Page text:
Can our data be used for good? No doubt it can. But will it?
In 20-25 years' time, we will have lots of new personal health data. Like that from the brain-machine interface, which will be quite prevalent in the workspace, by then. We’ll be able to thought-control machines in the office or at home - much like super-soldiers in the military can thought-control their weapons.
We’ll probably have some hive mind or collective consciousness where our minds are connected to a server by which we can offload tasks to extra computing space, store memories, and increase our mental capacity - like downloading a new language. We’ll be using Google Mind Docs (as Dr. Ian Pearson calls it) where our brains are interconnected with each other so we can share thoughts and ideas without having to speak or write them.
Outside of cognition, the Internet of Bodies will have been long established. Where our medical data follows what the WEF calls the solidarity approach to health governance… that means sharing our biological data for the ‘common good'. Given that in the UK we have a taxpayer-funded health model, it’s going to be difficult for individuals to resist this, and they almost certainly will be pressured to make their data available to biobanks or data trusts.
This is already outlined in plenty of documents. I’d refer you to a 2002 report called ‘Converging Technologies for Improving Human Performance’ issued under the Bush administration. from the US National Science Foundation and Department of Commerce. It suggests converging biotechnology, information technology, nanotechnology, and cognitive science should be available to improve the mental health and physical performance of humans - to help people live longer and healthier lives and even make our populations immune to the threat of biological warfare.
You see I’ve long held the view that Build Back Better does not so much mean build back a better environment for humans to live in, as much as it means to build back better humans to suit the environment. And that’s the agenda a lot of personal biological data collection is going to serve: the public good, the political good.
And part of the reason that’s happening is that when it comes to data we’re now preoccupied with notions of security rather than privacy (after twenty years of terror of one kind or another being pushed at us by governments of all colors). Those same governments are now looking to follow the model recently established in China.
Increasingly, the west is looking to China as the future model of an efficient, stable, well-run state, the future technological state. Well China just brought in the Data Security Law - which looks at data protection not from the perspective of the individual but from the perspective of national security - rather how data could be used for public harm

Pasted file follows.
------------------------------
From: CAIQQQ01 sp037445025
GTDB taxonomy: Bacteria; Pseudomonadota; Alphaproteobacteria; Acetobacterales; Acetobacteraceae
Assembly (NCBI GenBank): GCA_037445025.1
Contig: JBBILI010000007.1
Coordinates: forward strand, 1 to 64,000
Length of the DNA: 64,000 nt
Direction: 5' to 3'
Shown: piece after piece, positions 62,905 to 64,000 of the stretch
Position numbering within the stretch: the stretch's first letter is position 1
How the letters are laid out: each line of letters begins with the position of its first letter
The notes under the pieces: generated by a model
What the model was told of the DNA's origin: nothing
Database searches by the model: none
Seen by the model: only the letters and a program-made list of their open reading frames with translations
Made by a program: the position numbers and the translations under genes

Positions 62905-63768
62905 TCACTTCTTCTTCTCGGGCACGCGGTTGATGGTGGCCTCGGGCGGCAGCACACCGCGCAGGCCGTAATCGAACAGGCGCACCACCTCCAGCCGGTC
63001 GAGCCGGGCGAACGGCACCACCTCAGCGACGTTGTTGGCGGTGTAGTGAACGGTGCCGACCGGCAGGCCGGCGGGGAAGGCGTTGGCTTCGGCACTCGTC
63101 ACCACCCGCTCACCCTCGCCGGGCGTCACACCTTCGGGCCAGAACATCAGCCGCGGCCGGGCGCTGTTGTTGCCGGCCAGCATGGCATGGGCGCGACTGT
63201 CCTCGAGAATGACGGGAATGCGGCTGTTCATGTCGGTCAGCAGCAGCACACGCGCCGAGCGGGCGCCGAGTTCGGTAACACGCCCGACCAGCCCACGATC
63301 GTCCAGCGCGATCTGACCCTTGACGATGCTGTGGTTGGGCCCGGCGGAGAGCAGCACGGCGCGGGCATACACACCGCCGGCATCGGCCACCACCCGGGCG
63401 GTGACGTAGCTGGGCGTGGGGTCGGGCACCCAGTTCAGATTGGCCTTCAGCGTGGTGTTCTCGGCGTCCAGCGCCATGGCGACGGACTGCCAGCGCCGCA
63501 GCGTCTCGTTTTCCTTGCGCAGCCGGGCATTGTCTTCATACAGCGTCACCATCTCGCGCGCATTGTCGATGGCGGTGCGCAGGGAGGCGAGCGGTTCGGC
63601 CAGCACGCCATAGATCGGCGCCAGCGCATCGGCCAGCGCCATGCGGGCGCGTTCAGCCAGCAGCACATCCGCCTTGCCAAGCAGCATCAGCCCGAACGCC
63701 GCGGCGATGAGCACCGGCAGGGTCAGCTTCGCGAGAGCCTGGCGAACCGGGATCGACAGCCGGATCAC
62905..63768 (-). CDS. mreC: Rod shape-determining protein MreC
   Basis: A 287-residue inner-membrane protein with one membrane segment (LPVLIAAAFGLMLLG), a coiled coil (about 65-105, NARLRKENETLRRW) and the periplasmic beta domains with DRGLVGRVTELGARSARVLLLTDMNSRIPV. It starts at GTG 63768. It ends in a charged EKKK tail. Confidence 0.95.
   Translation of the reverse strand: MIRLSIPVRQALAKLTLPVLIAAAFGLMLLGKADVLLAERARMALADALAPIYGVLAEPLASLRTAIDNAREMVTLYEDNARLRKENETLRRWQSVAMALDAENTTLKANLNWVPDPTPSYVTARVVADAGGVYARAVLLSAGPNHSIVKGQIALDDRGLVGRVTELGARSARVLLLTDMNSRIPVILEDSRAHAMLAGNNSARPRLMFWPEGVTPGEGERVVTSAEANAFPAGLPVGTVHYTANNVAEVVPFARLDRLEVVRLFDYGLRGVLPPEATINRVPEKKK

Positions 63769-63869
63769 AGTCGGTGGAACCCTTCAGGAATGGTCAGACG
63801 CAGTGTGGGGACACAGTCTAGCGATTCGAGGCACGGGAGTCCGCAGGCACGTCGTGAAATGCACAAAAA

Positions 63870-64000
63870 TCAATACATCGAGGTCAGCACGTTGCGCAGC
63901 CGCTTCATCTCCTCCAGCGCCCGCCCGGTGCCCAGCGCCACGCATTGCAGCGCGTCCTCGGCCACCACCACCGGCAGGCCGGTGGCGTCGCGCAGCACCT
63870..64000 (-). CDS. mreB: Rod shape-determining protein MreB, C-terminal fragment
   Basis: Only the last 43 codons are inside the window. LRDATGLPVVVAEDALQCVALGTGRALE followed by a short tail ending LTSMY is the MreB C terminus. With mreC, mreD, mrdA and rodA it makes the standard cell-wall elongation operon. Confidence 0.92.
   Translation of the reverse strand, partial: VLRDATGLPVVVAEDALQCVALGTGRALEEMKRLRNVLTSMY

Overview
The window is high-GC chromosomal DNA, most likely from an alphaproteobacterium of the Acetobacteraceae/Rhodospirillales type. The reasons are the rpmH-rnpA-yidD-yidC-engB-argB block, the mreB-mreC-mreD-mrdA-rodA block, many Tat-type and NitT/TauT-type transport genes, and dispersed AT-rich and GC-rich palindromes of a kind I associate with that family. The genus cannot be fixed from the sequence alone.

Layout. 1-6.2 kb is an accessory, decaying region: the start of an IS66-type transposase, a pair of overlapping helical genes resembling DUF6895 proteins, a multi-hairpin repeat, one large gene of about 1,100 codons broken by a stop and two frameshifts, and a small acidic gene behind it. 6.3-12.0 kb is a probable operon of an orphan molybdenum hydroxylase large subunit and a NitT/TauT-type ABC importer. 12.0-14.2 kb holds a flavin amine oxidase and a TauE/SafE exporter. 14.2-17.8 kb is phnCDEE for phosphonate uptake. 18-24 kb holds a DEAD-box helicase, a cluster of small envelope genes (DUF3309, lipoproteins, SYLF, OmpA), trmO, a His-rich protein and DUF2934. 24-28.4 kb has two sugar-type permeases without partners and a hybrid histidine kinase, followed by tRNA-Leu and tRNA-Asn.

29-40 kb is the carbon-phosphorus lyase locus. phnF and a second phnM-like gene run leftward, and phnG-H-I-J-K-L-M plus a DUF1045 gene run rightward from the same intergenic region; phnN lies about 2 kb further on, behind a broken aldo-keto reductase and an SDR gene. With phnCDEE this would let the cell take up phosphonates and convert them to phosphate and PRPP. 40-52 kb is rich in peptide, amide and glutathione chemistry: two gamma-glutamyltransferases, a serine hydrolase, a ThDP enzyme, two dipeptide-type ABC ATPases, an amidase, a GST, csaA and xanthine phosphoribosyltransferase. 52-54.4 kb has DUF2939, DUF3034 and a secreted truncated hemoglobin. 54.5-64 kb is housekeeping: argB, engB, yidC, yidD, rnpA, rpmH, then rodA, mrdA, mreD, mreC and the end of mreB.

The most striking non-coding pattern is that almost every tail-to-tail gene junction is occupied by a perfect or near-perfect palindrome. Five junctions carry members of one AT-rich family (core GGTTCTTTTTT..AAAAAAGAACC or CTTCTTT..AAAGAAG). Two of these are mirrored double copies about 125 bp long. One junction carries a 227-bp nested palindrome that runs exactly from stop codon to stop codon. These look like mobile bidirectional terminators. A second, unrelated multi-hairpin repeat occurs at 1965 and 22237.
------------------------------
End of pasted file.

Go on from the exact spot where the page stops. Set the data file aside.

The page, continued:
The West seems to be adopting a similar mindset. Also this year, in April, the UK Government announced the establishment of the UK Health Security Agency. It’s a department whose aim is, to all intents and purposes, to guard against infectious diseases. But it doesn’t actually define public harm...
Whatsmore, it states:
We need much deeper integration between health protection science and at-scale response capabilities, and we need to think radically about the capabilities and capacity we will need as a nation to protect our population from future threats…We need to consider how best to engage with citizens and drive behavior change in the 21st century.
Before long, you’ll be to told that based on your data and others' data (whether anonymized or not), you need to stop eating meat, stop driving a car, stop thinking certain thoughts. And with the technologies, I outlined at the start, behavior change is perfectly plausible.
And this is a worry. Because your personal data is more than just your property, It's YOU. That is a legal precedent coming out of the Riley v California case in the U.S. where the judge ruled in a case involving iPhone personal data, that data that emanates from your phone is not a property of you but personal to you.
So what to do? Well, last week lawmakers in Chile approved a law establishing the rights to personal identity, free will, and mental privacy, becoming the first country in the world to legislate on neurotechnology that can manipulate people’s minds, record people’s mental data or even modify it. One of its proponents said this is the start of a global assessment on how technology should be used for the good of humanity, adding that technology “must be at the service of people…with respect for … physical and mental integrity.”
The psychology of the self and the biology of the self is about to be joined by a third dimension, the technology of the self - I have control of the first two, but will I have control of the latter? In the emerging biosecurity state, I’d argue that I certainly need to.
So I’ll leave you with the thought: that whilst data might be the new oil, data sovereignty is the real prize.
Given as opening remarks in a debate on data ethics and research at the Battle of Ideas Festival October 2021